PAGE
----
A lake-area housing study has spurred the University of Missouri Extension to develop a prototype Geographic Information System (GIS) that could help boost residential development.
The study, conducted on behalf of Lake of the Ozarks Regional Economic Development Council, identified underserved housing challenges in Camden, Miller and Morgan counties including the location of hundreds of vacant lots available for development. One objective of LOREDC is to locate building lots and encourage the development of single-family and multi-family housing for service-industry income residents.
The MU Extension ArcGIS is a planning tool for developers that will help LOREDC meet that goal.
Through use of the housing study, LOREDC officials have isolated housing needs in several incorporated communities in the tri-county area, and now hope to match those needs with developers and local real estate agencies. One method is to provide detailed information about undeveloped areas so builders can more easily create affordable housing.
Pat Curry, Extension specialist with Community Economic and Entrepreneurial Development, and Michele Kroll, community development specialist with Camden County Extension, presented a pilot GIS mapping of land parcels and infrastructures for developers that could short-cut the development process by providing valuable infrastructure data. While still in the development stage, the GIS mapping for the tri-county area could be individualized by geographic area and be available this spring.
"Identification of the best building sites is a challenging task. Our approach uses several locational criteria," Curry said.
A challenge for developers is to locate good building spaces that are close to services, schools, employment, medical care and with a minimum of travel. The layered GIS tool seeks to do just that.
Curry and Kroll focused their GIS development on incorporated areas rather than rural areas because most development takes place near populated areas.
"One third of school age children live within a five-minute driving time of a school," Curry said.
Objectives of the GIS prototype are to:
•Avoid environmental risk. Sites should not be located in flood zones, near sinkholes or collapse- -prone areas, or in areas with unstable slopes.
•Locate near infrastructure and services. Sites within a municipal boundary are more likely to have ready access to infrastructure, transportation systems, and public safety services.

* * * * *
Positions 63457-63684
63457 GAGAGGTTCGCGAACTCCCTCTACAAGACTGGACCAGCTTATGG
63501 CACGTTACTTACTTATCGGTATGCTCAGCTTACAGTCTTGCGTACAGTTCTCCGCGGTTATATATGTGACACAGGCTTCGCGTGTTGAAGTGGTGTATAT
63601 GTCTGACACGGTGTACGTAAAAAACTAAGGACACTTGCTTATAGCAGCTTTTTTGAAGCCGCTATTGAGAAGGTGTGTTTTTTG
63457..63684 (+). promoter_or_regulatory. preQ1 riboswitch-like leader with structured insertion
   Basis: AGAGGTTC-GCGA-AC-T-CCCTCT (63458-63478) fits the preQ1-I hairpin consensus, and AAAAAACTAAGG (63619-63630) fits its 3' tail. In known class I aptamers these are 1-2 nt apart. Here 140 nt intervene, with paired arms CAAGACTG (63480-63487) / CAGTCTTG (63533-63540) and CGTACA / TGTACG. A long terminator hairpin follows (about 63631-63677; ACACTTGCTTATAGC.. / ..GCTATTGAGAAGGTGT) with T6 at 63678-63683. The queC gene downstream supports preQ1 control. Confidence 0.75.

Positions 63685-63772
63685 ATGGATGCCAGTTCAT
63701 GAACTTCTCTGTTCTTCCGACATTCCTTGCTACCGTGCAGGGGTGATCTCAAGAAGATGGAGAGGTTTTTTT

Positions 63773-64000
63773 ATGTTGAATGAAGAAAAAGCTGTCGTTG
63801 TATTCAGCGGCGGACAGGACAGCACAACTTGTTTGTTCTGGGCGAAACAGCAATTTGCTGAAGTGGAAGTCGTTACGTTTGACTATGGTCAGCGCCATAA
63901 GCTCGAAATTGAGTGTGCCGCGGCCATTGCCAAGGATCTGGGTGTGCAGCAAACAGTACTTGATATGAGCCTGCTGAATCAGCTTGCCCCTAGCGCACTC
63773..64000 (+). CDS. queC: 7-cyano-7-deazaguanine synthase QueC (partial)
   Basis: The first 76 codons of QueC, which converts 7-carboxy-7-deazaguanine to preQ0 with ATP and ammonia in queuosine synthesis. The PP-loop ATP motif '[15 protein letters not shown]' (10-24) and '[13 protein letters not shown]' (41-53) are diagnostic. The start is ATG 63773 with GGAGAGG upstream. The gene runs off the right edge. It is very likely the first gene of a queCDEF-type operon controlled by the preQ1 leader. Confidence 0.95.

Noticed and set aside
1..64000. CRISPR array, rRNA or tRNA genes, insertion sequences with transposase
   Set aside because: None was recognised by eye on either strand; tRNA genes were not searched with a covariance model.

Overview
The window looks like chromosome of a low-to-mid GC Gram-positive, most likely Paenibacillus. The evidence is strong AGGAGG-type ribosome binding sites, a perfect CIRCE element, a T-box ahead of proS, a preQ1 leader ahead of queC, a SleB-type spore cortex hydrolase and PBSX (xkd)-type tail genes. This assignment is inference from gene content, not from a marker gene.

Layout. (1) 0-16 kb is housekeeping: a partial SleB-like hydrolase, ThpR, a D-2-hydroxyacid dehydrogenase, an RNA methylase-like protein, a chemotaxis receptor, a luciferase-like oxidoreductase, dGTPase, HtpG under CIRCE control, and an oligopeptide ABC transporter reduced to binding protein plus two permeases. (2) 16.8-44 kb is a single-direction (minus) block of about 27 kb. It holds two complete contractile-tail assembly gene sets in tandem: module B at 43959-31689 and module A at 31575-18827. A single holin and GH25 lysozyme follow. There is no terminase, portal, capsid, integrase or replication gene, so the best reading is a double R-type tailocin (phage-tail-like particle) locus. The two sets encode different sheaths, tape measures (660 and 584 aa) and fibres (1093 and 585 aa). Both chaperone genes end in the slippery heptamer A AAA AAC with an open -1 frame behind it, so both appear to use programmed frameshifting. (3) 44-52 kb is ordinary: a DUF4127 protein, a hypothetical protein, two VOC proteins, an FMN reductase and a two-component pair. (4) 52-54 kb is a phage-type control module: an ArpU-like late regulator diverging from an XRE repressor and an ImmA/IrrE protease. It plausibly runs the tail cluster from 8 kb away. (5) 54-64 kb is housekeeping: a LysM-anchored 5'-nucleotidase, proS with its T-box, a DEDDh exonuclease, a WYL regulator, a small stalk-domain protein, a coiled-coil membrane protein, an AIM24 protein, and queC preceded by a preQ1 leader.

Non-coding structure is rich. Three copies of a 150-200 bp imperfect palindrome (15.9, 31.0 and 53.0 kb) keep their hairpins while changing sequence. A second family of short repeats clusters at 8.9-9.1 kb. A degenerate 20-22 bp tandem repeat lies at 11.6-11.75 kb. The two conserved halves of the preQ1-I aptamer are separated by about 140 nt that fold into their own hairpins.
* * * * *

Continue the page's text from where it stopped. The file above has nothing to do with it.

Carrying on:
•Locate near employment and public facilities like hospitals, schools, parks and local government offices.
Developers will be able to pull up layers of data through the GIS product by using Google Maps. The key will be to make the GIS tool as user friendly as possible and to house it on a website that is readily accessible and powerful enough handle the complexity of layers of data. The most plausible location is the LOREDC website, noted LOREDC Chairman Tim Jacobsen, since the organization spearheaded the housing study.
Curry said the data collected offers:
•Aerial photography or satellite imagery at a scale that allows visualization of structures like housing units.
•Detailed surface transportation with traffic counts for major roads.
•Public facilities including hospitals, government offices, schools, parks, emergency services and other facilities LOREDC identifies as important to the project.
•Structures data that classifies buildings by primary use. The data source for this layer is data published by the Missouri Spatial Data Information Service.
•Environmental hazards data layers to include flood prone areas, collapse-prone areas, and unstable slopes.
•Government boundaries including counties, incorporated places, school districts and other published boundaries that LOREDC identifies as important.
•Detailed hydrology including lakes, ponds and streams.
•Census boundaries with demographic and housing data.
•Parcel boundaries published by the assessor’s offices in each county.
•Major employment centers data published by the Center for Economic Studies in the Bureau of the Census.

What's next
Refining the GIS mapping based in input from stakeholders will be an important step in making it adaptable to developers and planners, and also creating a model for classifying and ranking building lots. Extension staff will consult with LOREDC to develop an approach for selecting optimum building sites and producing a parcel data file.
Training and accessibility for users that do not have access to ArcGIS is also among the objectives. For potential users that do not have access to ArcGIS software, it will be possible to create a subset of the data that can be accessed using Google Earth.
MU Extension will provide training if LOREDC desires this level of access.
For more information about the new GIS development tool, contact Jacobsen at 573-348-1599; or email him at tim@funlake.com.